I have used a few software amp modelling applications before but I had never tried Native Instruments’ Guitar Rig even though I used to use one of their Synth modelling programs years ago called Generator. When I saw that Native Instruments was about to release the 4th version of their amp modelling application I was keen to finally try it out for myself.
I have been running Guitar Rig as a VST plug-in for Ableton Live 7 by the way which was a seamless installation. The first thing that went through my mind is how nice the user interface is for Guitar Rig. There is a collapsable browser where you can select Presets, or individual amps, effects, modifiers and of course cabinets and mics. The amp models are pretty amazing based around classic amps such as the Plex, the wonderfully rich Hot Plex, Lead 800, one of my favourites the Jump, of course the AC Box, the Citrus, classic amps like the Tweed Delight and Twang Reverb and then there is a high gain modern amp called the Ultrasonic. Thats a lot to take in and the best way is to start playing around with the Presets and see what is available and possible with a little bit of dragging, dropping and tweaking. You can even adjust the sag, tube bias, the voltage and the power supply (50hz/60hz). I’ve personally never seen this level of control before amp modelling software, very impressive.
When you add an amp to the rack you get a matched cabinet by default with 2 mic’ing possibilitiesa and the ability to blend the 2, however there is also a cabinets and mics module that you can use to customise your setup further. With this module you can add cabinets, mic and mic position as well as distance and individual eq and pan controls. However there is another option which is new to Guitar Rig 4 and is a very cool feature called the Control Room module which “features 5 classic cabinets picked up by 6-8 legendary microphones, each perfectly in phase! They have been painstakingly positioned by studio legend Peter Weihe, delivering pure ear candy and endless facets of sound for you to mix.” and you can mix these mics however you like for that particular amp with the Control Room faders and pan controls.
There is just about every conceivable effects units at your fingertips from classic boost, overdrive and distortion pedals to modulation, time-based and freaky filter effects. There is also 2 modules which are very important called the Split and Crossover modules.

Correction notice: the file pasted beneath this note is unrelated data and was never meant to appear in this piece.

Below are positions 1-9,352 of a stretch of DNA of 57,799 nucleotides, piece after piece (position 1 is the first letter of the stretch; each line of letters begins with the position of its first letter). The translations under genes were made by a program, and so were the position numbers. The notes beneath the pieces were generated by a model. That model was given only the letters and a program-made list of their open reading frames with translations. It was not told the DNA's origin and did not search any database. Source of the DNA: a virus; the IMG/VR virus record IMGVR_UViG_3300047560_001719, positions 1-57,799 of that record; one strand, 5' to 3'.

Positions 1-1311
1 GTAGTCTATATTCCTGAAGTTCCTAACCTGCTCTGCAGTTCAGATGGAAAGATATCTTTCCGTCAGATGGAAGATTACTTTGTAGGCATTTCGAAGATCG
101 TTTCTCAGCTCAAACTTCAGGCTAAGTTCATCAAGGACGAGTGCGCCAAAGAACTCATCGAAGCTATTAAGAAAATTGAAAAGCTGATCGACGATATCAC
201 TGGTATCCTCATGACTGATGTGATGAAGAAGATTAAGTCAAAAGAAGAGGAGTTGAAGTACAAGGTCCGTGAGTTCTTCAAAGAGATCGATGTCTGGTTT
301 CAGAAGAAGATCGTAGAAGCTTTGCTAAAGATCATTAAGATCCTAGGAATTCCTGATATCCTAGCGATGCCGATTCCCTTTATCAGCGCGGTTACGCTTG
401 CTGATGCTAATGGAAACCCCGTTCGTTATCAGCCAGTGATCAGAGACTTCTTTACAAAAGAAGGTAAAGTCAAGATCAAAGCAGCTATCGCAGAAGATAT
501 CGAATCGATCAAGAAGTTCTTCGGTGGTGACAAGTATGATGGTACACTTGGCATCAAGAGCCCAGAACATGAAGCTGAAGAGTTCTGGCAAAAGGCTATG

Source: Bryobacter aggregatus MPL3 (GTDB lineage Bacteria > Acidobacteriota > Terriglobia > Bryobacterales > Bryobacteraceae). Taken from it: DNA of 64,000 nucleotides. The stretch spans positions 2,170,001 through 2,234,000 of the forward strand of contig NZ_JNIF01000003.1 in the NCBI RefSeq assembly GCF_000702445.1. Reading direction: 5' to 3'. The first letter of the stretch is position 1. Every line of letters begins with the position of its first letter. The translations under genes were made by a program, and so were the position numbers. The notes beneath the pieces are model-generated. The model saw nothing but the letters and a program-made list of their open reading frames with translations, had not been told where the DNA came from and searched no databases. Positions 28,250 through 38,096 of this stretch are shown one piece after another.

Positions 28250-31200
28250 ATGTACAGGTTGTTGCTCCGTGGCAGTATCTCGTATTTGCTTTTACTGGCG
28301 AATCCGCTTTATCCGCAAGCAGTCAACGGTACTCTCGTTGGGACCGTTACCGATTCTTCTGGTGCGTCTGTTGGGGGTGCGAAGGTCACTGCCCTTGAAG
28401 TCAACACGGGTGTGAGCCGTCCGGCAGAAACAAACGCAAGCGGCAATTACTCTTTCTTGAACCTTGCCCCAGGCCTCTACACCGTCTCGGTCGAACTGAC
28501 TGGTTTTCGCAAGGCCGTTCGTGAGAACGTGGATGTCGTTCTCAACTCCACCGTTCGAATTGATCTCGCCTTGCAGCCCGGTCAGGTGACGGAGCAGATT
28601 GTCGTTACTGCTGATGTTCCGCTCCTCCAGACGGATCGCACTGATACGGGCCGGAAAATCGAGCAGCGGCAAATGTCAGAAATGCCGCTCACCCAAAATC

The Split Module allows you to create parallel (instead of serial) effects chains which means you can process the split the sound and process it with different effects and then mix the results back together at the end. Serial, parallel, and mixed serial/parallel combinations offer a practically limitless range of possibilities for combining effects, for a truly original sound. The Split Module can be inserted anywhere in the rack.
This device is similar to the Split Module – it splits the signal path into two. However, in this case, you can set a dividing line (“crossover point”) in the frequency response, and send lower frequencies to one split and higher frequencies to the other split. With the Split Module you can, for examle, create rich effect chains that only affect the high frequencies and mix with a more solid natural foundation of the sound.
These are both very powerful features and make using multiple amp setups really easy.
I have the Guitar Rig Kontrol edition which also includes the Bradshaw-esque looking foot controller which also doubles as a high quality audio interface and preamp called Rig Kontrol 3. This compact controller includes powerful software which allows you to assign the switches and expression pedal to any parameter in your rig. I could list all the features but I would simply be regurgitating the website so have a quick browse of this page which explains the controller in detail.
I think if you watch the videos above in high quality mode you will hear just how outstanding this software is, I was not really expecting Guitar Rig to be anything particularly new but I have found the amp models inspiring and reactive just like a real JCM800 or AC30 would be. As a recording tool this software is almost essential, as a live tool I think it would hold up pretty well especially with the solid Rig Kontrol 3 unit. I’m still too old fashioned to move away from a tube amp for a live situation but it certainly is tempting with such an amazing array of amps and effects available at the stomp of a switch!